A job in Transport for London's Lost Property Office (LPO). 200 Baker St, almost across the road from one of the most famous London addresses (221b Baker St home of fictional detective Sherlock Holmes) and one of London's hidden gems. A complex that plunged underground to store the 40,000 items a month that Londoners left behind on the transport system.
During the years I worked at the LPO I was always astounded by what people could leave behind. It was nothing to receive a wedge of cash, a petrol driven lawnmower in a suitcase or an array of samurai swords. The more unique items included adult toys, 26 inch colour televisions, a 14ft sailing boat as well as 40,000 pounds in cash and diamonds.
This was on top of the thousands of mobile phones, bags and keys that formed the bulk of what was received. Oh and did I mention the human ashes, maggot infested meats and full sized stage coffin?
Till I die I will not have a more unique job than following in my fathers footsteps at Transport for London.
Scaring Innocent Tube Travellers
The Lost Property Office - Everyday a Mystery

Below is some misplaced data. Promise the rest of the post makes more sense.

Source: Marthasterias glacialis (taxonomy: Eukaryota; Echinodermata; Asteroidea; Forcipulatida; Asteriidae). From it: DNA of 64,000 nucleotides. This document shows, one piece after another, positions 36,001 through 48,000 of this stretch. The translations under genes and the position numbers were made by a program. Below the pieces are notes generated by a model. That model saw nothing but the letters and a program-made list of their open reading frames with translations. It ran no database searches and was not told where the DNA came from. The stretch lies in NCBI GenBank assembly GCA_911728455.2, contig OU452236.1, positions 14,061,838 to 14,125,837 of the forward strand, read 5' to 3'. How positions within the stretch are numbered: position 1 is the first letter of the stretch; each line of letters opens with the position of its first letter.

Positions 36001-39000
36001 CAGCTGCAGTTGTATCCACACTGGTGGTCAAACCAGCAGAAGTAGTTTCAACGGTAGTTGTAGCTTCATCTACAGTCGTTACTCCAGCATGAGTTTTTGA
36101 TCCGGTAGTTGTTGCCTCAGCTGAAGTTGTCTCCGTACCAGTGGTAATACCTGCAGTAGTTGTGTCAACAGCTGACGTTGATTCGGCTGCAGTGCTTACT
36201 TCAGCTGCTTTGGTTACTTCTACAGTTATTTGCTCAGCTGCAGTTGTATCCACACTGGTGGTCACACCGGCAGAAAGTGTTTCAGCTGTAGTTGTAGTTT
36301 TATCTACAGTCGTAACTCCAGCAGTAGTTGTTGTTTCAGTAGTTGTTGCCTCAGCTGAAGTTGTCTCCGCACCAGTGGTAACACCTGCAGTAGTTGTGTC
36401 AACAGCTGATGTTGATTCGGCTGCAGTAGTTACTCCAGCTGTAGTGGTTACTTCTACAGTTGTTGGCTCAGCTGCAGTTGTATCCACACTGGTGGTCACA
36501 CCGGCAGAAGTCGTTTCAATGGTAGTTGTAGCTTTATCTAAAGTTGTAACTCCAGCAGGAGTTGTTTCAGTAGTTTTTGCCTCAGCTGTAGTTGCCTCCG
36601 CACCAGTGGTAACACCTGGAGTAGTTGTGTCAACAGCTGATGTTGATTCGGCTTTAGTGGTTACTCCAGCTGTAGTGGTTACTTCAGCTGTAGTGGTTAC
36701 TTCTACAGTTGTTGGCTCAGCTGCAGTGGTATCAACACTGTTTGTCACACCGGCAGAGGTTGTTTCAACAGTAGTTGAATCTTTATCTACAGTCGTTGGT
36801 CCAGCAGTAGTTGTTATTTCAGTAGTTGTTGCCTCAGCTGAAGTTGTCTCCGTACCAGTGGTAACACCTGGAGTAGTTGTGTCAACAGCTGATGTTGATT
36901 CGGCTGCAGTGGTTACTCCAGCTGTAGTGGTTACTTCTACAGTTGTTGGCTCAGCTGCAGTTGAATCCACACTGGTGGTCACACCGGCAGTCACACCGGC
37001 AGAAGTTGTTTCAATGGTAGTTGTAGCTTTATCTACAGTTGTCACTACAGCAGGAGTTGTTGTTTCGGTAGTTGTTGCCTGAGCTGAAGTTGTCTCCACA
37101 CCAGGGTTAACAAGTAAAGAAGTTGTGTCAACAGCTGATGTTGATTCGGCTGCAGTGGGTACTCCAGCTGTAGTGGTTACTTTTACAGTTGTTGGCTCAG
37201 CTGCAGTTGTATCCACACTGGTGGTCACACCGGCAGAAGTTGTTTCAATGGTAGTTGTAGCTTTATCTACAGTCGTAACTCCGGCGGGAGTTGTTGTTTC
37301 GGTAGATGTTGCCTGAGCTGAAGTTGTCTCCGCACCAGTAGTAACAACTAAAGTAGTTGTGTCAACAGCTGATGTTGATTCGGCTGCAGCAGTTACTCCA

Just ask Little Bobby!
For everything that I have gotten from the Underground and Transport for London, there is one overriding sadness attached to my memories.
7 July 2005 was just another day until 4 crazed, delusional lunatics decided that they were going to commit an act of heinous terror and blow not just themselves up, but also as many innocent commuters as they could. During the horror of that day, word filtered to me that the husband of one of my close friends, who I had spent the evening having dinner with only the day before, had not returned home nor returned any of his wife's or families frantic calls or text.
Some time later his body was identified by his wife and twin brother. I can't even begin to try and understand the anger and sorrow that losing someone to an act of terrorism brings, but I do know that there isn't a year that passes that I don't remember and celebrate fondly the life of Jon Downey.
So there is my relationship with the Tube. Much happiness scarred by one act of barbarism.
I still marvel at the engineering that brought about this underground labyrinth as I travelled with the laconic drivers as the train was funnelled in its tube between Bakers St and Canada Water or as I sat in Rotherhithe marvelling at the Victorian bricks that kept the world above at bay.
I hope that when year 200 is celebrated I will be around to continue my underground adventures.
Photo: Adrian Dennis/EPA